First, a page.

An interesting fact I came about recently in a “Disability and Equality Awareness Training” is that the prototype, on which the design of buildings and cities has been based, is an able-bodied, healthy as can be, permanently 30 years old and preferably male citizen. The result is inevitably that this design is incapable of hosting people with a mobility impairment but also that it serves people for only a certain period of their life and not for its duration. This got me thinking about the importance of accessibility, as a vital ingredient in our structured environment, allowing every citizen to move about freely with safety and autonomy in all areas related to social life.
In this article I will focus on the care offered to passengers with disabilities and reduced mobility in the airport environment, describing the types of disabilities that exist, the regulation covering disabled persons rights, some data about passenger numbers as well as what we are doing in the two airports of Cyprus on this subject, of which we are particularly proud.
Let’s start with some definitions. A person is considered “Disabled” when he or she has some kind of physical or mental disability which has a long-term impact on the person’s ability to perform daily tasks. Such disabilities include persons with a mobility impairment, hearing impairment, visual impairment as well as persons with a developmental disability or mental illness. To these we need to add “Persons with Reduced Mobility” which can include senior citizens, overweight persons, persons with a temporary disability (e.g. broken leg), parents with young children and baby strollers, persons with learning disabilities as well as pregnant women. An interesting statistic is that around 18% of adults worldwide have some kind of disability, most of which may not be visible by simple observation. Another interesting fact is that less than 1 in 10 disabled people use a wheelchair, which is what most of us would immediately associate with a disability. Think of people with autism, epilepsy, low vision, hearing impairment, heart problems and many others we meet in everyday life who have no visible signs of a disability.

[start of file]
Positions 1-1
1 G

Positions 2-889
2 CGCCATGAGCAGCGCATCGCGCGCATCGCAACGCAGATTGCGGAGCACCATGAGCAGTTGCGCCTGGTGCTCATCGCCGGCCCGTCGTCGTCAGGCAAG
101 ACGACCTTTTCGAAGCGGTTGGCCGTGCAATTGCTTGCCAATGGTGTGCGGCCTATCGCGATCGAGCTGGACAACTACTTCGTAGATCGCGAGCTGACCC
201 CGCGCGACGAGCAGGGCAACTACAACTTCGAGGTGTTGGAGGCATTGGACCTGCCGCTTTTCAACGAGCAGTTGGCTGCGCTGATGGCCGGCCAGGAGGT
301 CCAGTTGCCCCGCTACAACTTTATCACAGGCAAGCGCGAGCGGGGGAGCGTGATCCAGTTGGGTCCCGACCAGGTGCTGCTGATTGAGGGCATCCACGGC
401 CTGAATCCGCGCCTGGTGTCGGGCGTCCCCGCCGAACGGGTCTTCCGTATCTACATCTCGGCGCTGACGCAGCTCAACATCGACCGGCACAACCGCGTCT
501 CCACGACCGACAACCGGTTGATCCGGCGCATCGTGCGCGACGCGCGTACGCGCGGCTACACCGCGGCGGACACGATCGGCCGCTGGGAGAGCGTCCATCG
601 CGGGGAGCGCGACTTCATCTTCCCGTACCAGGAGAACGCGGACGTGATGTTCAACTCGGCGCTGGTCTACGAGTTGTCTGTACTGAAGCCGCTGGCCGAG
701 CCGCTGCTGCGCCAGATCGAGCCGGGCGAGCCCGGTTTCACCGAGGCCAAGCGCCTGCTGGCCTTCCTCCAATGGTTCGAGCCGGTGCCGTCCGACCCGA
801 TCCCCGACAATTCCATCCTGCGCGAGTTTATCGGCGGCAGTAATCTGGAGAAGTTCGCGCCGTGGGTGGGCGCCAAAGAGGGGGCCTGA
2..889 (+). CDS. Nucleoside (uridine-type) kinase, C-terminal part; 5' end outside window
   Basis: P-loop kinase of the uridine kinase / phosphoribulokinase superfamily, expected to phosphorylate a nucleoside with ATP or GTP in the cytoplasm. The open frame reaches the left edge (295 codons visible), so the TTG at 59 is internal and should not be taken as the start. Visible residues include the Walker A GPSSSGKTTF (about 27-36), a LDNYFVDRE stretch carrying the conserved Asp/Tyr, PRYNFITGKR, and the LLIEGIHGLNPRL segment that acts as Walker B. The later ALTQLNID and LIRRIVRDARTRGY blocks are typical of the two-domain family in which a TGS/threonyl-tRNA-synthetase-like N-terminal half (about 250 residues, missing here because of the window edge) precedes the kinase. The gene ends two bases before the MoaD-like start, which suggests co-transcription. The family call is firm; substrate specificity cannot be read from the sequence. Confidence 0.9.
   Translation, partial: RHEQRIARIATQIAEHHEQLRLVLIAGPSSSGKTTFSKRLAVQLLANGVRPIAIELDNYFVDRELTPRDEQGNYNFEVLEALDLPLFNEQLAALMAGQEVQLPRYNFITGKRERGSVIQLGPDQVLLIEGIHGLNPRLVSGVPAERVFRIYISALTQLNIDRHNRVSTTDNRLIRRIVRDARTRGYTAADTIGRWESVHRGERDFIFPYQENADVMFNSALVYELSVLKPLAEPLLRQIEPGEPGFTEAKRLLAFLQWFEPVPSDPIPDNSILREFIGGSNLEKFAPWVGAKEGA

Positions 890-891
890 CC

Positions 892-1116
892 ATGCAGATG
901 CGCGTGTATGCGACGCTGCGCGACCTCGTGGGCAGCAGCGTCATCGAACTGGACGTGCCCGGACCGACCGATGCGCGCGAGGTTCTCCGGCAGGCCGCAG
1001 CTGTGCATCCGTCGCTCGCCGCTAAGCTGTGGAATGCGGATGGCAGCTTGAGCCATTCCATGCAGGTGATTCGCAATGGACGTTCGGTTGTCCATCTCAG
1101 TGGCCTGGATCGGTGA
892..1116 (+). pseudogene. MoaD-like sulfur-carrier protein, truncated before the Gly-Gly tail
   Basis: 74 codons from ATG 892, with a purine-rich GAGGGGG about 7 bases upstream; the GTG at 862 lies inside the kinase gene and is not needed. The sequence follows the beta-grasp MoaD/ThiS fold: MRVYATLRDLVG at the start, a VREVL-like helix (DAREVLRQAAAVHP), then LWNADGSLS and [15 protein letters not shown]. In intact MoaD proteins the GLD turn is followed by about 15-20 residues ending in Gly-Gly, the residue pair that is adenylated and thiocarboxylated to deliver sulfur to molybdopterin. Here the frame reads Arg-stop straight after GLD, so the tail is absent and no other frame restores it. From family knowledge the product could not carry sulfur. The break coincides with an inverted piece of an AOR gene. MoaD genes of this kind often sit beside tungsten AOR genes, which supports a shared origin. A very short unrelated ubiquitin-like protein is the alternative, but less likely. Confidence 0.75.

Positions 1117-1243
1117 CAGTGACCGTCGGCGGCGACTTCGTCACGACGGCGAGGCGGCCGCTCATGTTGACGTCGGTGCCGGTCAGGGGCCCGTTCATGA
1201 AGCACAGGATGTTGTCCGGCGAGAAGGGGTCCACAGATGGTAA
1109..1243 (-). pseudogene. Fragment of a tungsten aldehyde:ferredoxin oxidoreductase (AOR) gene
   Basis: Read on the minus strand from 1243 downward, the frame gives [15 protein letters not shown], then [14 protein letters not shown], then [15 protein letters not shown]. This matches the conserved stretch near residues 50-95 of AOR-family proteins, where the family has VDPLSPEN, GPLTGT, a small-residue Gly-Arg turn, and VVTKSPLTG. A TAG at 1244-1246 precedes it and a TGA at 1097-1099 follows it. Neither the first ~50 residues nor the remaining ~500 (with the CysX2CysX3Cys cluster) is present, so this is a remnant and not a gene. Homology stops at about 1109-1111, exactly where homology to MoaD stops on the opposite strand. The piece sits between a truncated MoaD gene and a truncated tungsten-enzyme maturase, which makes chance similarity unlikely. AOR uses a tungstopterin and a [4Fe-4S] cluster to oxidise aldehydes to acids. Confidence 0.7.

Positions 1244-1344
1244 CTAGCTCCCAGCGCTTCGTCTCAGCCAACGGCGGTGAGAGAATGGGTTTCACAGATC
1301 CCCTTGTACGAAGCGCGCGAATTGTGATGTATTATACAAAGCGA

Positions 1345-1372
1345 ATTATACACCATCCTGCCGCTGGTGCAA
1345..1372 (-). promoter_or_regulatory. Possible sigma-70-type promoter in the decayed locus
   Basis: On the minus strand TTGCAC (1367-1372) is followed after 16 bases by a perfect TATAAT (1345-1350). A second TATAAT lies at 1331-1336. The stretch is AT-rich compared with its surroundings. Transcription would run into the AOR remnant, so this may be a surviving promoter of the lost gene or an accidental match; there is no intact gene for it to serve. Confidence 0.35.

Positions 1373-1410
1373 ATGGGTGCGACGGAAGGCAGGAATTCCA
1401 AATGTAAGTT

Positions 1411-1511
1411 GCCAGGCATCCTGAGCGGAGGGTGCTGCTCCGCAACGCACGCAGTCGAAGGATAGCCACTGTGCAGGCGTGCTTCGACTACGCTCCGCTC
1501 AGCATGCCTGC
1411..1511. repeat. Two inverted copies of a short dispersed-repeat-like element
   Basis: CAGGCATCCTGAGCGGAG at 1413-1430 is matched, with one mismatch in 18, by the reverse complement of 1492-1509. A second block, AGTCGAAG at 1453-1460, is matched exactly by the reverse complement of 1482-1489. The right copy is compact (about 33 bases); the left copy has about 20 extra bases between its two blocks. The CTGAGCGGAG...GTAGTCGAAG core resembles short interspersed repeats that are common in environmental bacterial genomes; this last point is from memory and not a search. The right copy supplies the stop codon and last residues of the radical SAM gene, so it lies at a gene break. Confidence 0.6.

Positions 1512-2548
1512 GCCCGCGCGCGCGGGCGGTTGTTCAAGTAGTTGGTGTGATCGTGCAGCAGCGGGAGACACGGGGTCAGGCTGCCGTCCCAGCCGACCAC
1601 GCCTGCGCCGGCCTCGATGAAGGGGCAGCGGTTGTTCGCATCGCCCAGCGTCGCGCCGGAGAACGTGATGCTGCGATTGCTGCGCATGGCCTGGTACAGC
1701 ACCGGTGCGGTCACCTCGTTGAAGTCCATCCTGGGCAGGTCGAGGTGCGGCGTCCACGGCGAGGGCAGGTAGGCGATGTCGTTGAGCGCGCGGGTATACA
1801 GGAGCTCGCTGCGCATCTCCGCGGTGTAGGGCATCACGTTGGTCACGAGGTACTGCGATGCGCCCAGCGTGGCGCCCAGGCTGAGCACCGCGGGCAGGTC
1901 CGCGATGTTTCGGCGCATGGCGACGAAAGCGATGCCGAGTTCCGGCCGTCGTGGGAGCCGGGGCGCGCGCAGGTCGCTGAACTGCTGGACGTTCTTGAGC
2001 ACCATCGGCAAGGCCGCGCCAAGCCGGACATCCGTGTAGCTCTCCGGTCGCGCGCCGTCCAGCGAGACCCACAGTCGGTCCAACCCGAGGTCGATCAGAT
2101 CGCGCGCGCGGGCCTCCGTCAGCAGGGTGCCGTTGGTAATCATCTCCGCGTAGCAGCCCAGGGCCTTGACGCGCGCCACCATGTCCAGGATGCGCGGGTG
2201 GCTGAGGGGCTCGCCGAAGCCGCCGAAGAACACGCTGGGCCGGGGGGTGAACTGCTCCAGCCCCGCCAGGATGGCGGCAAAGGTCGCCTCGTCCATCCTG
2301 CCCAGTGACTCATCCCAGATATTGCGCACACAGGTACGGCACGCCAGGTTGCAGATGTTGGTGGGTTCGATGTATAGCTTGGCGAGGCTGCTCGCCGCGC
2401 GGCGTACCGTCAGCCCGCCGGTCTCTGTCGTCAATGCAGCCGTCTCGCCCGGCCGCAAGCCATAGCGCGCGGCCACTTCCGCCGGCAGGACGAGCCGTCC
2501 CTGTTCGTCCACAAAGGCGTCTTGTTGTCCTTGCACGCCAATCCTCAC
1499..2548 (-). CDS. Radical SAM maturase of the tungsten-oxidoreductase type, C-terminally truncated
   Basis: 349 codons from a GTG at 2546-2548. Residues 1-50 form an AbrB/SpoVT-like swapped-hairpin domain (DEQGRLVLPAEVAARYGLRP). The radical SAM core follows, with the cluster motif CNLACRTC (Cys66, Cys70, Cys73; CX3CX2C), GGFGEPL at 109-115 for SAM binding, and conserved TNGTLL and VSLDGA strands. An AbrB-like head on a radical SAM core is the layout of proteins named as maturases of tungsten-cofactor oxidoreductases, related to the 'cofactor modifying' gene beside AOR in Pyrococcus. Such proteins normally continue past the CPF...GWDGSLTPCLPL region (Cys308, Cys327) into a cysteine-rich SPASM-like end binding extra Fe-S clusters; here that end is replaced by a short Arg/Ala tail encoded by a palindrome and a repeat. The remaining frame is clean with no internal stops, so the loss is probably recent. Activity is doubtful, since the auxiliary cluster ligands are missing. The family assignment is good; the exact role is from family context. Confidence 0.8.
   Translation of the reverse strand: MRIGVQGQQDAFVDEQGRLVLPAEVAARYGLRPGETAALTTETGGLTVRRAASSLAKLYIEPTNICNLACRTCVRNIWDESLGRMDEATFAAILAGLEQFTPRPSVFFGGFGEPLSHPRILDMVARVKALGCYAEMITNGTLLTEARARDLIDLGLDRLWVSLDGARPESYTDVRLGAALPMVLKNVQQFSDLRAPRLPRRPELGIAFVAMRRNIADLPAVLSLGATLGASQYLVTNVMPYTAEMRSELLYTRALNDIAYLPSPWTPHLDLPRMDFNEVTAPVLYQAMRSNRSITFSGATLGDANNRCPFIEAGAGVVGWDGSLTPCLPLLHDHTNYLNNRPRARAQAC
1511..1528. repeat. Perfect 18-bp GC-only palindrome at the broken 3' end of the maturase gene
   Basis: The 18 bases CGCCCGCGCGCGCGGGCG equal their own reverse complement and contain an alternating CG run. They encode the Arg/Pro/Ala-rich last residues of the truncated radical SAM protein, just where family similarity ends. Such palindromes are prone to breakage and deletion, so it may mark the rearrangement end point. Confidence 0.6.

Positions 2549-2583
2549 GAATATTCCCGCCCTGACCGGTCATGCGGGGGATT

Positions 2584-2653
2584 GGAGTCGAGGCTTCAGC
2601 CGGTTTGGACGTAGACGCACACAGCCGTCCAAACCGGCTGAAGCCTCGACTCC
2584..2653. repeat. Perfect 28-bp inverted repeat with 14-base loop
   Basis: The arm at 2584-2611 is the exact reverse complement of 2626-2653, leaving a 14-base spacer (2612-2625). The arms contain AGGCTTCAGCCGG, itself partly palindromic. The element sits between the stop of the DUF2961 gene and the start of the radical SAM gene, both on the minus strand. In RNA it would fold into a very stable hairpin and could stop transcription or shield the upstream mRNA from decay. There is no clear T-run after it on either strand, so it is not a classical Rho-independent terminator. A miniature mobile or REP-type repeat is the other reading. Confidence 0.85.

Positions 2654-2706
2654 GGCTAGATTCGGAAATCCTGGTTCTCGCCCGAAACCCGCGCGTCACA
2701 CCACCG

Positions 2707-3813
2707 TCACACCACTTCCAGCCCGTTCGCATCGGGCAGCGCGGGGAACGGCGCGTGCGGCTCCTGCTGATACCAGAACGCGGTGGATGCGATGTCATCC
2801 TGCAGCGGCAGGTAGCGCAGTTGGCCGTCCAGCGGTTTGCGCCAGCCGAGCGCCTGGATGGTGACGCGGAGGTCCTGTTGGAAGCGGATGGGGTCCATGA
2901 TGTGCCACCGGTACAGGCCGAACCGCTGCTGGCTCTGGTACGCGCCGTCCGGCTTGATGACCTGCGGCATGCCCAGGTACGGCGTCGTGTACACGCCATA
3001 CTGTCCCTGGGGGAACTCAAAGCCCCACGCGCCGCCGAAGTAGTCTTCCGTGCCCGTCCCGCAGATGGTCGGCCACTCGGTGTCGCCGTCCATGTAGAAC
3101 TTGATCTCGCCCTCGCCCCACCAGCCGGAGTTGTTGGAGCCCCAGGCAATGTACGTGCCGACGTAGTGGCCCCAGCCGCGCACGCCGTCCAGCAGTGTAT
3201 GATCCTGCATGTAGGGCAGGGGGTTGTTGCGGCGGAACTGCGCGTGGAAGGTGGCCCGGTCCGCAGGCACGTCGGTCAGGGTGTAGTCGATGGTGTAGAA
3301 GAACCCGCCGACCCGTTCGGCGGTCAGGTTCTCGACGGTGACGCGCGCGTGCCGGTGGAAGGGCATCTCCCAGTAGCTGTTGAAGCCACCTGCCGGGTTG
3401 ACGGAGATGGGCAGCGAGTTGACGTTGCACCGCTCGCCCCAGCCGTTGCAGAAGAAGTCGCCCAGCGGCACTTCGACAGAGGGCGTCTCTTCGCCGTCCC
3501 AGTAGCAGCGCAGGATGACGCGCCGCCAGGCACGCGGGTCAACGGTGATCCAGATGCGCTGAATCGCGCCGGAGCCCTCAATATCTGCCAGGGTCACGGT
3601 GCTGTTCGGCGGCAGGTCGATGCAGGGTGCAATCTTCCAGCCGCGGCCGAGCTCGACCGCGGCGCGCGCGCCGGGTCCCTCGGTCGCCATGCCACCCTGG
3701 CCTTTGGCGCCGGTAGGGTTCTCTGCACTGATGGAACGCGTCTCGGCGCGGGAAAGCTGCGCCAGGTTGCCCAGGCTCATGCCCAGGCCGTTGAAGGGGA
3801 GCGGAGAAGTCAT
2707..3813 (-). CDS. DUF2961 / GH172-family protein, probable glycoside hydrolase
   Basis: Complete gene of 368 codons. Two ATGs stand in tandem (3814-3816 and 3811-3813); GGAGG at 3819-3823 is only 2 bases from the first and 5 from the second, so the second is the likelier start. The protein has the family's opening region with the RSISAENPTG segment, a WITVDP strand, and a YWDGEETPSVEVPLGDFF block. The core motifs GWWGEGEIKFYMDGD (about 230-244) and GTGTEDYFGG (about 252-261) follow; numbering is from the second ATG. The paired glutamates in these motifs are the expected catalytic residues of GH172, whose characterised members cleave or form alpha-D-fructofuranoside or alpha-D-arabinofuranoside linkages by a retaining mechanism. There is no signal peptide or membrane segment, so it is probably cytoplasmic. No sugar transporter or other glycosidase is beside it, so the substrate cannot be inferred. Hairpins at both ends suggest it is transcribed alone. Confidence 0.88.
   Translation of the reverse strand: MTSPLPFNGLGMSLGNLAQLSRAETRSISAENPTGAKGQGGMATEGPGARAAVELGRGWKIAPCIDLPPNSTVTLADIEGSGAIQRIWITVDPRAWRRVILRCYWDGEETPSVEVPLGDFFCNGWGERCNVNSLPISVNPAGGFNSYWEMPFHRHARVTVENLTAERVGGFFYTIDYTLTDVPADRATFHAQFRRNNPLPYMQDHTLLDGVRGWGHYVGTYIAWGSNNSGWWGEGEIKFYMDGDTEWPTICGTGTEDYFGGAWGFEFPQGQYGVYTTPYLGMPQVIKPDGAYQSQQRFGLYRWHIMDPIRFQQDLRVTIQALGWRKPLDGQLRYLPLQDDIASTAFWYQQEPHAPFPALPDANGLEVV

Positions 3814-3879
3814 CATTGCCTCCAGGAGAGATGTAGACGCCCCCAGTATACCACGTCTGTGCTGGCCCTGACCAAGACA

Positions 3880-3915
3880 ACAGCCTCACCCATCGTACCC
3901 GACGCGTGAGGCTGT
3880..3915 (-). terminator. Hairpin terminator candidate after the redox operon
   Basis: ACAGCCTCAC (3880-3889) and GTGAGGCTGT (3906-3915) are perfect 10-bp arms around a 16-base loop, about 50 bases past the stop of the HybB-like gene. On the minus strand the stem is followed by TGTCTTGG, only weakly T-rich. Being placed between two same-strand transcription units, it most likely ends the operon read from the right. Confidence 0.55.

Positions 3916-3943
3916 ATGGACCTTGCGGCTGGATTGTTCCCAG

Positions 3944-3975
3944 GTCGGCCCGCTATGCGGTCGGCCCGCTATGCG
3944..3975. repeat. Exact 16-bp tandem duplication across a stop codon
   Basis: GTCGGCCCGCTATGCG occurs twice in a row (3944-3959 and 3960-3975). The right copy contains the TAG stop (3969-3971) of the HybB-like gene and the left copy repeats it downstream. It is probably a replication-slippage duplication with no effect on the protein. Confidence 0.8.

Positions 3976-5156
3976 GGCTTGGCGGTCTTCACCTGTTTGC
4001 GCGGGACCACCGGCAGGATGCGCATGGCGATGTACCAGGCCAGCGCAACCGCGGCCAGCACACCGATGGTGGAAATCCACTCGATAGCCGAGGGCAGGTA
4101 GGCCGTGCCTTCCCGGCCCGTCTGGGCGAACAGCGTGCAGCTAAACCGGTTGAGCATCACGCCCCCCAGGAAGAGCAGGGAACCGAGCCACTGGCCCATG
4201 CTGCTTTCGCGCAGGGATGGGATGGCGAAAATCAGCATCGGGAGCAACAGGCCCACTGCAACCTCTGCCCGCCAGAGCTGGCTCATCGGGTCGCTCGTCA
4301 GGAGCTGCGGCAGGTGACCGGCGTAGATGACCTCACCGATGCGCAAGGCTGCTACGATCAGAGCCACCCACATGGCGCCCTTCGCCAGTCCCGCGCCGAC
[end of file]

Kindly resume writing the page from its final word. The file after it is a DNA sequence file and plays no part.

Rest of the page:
The rights of disabled persons and persons with reduced mobility when travelling by air are covered by EC Regulation 1107/2006 which became applicable in all European Union member states on 26 July 2008. The basic principle of the regulation is that disabled persons and persons with reduced mobility have the same rights as all other citizens to free movement, freedom of choice and non-discrimination and that this applies to air travel as to other areas of life. Based on the regulation, airport managing bodies are required to adopt infrastructure and architectural measures as well as operational and organisational ones to ensure non-discriminatory access to air travel for all. Airports are allowed to charge for the services provided but should do so in a way that spreads the burden equitably among all passengers using an airport, while at the same time avoiding disincentives to the carriage of disabled persons and persons with reduced mobility. The accepted method is for a charge to be levied on each air carrier using an airport, proportionate to the number of passengers it carries to or from the airport aimed to recover the cost of services offered to disabled passengers and passengers with reduced mobility.
Based on a survey carried out by Airports Council International (ACI) Europe in 2018, it appears that 0.7% of the total passengers travelling through Europe’s airports request Special Assistance. This means approximately 7,000 per 1 million passengers per annum. Our experience in Cyprus since 2010 indicates that indeed a percentage of 0.7%-0.8% of our annual passengers require such assistance. It is interesting to note that PRM passengers are increasing at the same pace as the rest of our passengers, growing by close to 50% between 2010-2017, thus maintaining their proportional relationship the same.